The Village of Colonie is holding its very own Farmer’s Market this year, in Cook Park on Sharon Lane on Thursdays from 4-7 p.m., beginning May 19 and running through October 13. The market, managed by Siena professor Krysta Dennis, has been designed to imitate European farmer’s markets, which Dennis said inspire shoppers to spend more time and socialize with their communities.
“We have such lovely markets in this area,” she said. “But, to a large degree, there’s really this thing at American markets where you just get in, buy things and get out.” In Europe, she said, the atmosphere is more relaxed, and entertainment and prepared-food vendors encourage shoppers to hang out and meet with their neighbors and local businesses. “So to get that relaxed atmosphere,”said Dennis, “we scheduled the market from 4 to 7 p.m. on Thursdays, to serve people who are working and can’t get out in the morning or are away on weekends. And we have a bunch of prepared-food vendors, so it’s easy to go and just have dinner—we have a big pavilion with lots of seating. So, it’s not your town square kind of Parisian neighborhood, but it’s our equivalent here—with a nice park atmosphere and live music; the Little League games will be going on and there’s a really nice relaxed community feel.”
The idea for a new market came from Village of Colonie Mayor Frank Leak, who said he was visiting the Farmer’s Market at The Crossings of Colonie when he decided that the village needed a market of its own. “The mayor noticed that the Village of Colonie was the only municipality around here that did not have a farmer’s market,” said Dennis. “And he is a fantastic guy who really wants to do a lot for the community and so he started to talk to people about who might be able to do this.”
Leak mentioned the idea to Chris Dennis, the chairman of the village’s planning board. He said about three months went by before Mr. Dennis suggested that his daughter, who had just returned from completing her PhD abroad , would be the perfect candidate to organize a new market. “And she’s doing a great job,” he said of Krysta. “We’re getting a lot of good response from the people and she’s found a lot of great vendors.”
One thing that Leak said he appreciates is that Dennis has tried to ensure that the market provides a variety of foods, good and services—while there is no expressed capacity for number of vendors at the market, Dennis said she will turn down applicants who are selling something that can already be found at the Cook Park market. “We want to be sure to support the vendors that we have,” she said. “And, when you go to a grocery store, it’s kind of a one-stop shop, where you can get everything you need in one place; that’s kind of what we’re going for here. We want everyone to be able to pick up everything that they need for the weekend at the farmer’s market to the greatest extent possible.”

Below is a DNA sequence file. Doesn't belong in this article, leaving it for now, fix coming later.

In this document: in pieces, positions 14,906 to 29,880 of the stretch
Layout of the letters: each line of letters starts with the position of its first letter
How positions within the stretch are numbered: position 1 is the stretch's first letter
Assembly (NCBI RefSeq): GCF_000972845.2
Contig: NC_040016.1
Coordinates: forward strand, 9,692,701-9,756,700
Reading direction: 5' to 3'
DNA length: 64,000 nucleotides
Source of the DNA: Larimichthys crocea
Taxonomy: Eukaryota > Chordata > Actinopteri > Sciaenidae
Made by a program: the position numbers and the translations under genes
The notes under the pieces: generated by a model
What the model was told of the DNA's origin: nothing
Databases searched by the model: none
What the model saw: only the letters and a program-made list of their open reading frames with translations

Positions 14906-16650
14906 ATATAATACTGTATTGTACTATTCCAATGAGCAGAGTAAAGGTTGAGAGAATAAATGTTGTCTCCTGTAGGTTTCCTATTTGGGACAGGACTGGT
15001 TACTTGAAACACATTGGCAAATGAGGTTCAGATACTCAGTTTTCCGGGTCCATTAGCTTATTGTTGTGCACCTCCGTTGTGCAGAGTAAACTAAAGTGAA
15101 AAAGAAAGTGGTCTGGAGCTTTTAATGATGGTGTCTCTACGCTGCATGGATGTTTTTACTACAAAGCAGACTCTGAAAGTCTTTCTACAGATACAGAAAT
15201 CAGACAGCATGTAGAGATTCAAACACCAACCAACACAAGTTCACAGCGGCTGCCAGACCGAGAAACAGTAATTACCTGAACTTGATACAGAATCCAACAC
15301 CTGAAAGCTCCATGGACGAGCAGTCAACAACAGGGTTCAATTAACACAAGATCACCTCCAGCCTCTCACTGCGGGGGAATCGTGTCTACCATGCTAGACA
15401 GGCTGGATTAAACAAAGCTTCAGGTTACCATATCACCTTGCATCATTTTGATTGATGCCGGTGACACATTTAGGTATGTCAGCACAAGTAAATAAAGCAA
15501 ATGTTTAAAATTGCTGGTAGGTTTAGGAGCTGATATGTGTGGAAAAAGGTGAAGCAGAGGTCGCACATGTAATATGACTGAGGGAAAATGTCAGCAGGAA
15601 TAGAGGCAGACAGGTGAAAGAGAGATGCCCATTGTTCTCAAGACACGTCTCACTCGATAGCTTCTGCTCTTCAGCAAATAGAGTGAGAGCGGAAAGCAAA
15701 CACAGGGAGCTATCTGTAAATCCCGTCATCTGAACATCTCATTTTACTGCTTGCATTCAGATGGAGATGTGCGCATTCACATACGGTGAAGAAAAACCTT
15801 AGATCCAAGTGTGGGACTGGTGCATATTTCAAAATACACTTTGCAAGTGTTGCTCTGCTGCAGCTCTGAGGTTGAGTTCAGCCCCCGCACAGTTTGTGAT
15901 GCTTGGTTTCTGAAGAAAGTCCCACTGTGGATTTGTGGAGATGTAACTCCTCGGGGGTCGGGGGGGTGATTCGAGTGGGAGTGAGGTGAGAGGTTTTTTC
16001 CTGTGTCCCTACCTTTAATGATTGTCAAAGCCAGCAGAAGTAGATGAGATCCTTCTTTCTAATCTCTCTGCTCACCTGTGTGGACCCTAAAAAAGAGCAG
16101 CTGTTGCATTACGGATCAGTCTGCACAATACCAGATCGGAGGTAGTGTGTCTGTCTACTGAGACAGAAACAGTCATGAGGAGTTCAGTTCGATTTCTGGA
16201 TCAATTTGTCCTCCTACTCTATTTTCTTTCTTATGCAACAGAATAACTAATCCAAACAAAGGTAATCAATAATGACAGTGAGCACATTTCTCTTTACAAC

Another nice feature is the 130 available parking spaces. “We don’t share parking with Little League,” she said, “which is nice.” While having conversations with the community about what they would like to see at the new farmer’s market, Dennis said that, overwhelmingly, people wanted somewhere to park. So, she said, they moved vendors off of the paved areas and closer to the pavilion to free up parking spaces in the nearby lot. “Where people are walking will be paved,” said Dennis, whose father—a village architect—designed the site plan.
“I think it’s going to be very nice,” said Leak. “The first night, I’m gonna be in my overalls. I was down in Amish country with my daughter a few months ago and I bought a hat that I’m going to wear, so I’m going to be dressed as a farmer with an Amish hat! And we’re going to have a good time and I think we’re going to have a good turn-out.
“Krysta has done such a good job,” he continued. “We were very lucky to get her. She’s lined up entertainment and we’re going to have food there. The seniors are going to do the cooking in the pavilion—pulled pork and chicken and people can have dinner, whatever they want.”
First-year vendors include:
(Anyone interested in becoming at vendor at Cook Park should visit the website at www.cookparkfarmersmarket.com)
Live music will be played each week from 4:30-6:30 p.m. and will feature local artists such as Alyssa Yeager, Slate Hill, Forever Young, Deb Cavanaugh and George Krakat. The Ameros will play the opening day. Additionally, the Siena College Creative Arts Department will also sponsor an August production of “Design For Living,” a play by Noel Coward following the August 18th market at the Frank A. Leak Amphitheater in Cook Park. (The show also runs the days before and after the 18th.)
On May 26 (and future dates, yet to be determined), a Master Gardner will be available to help answer gardening questions, test soil samples and more.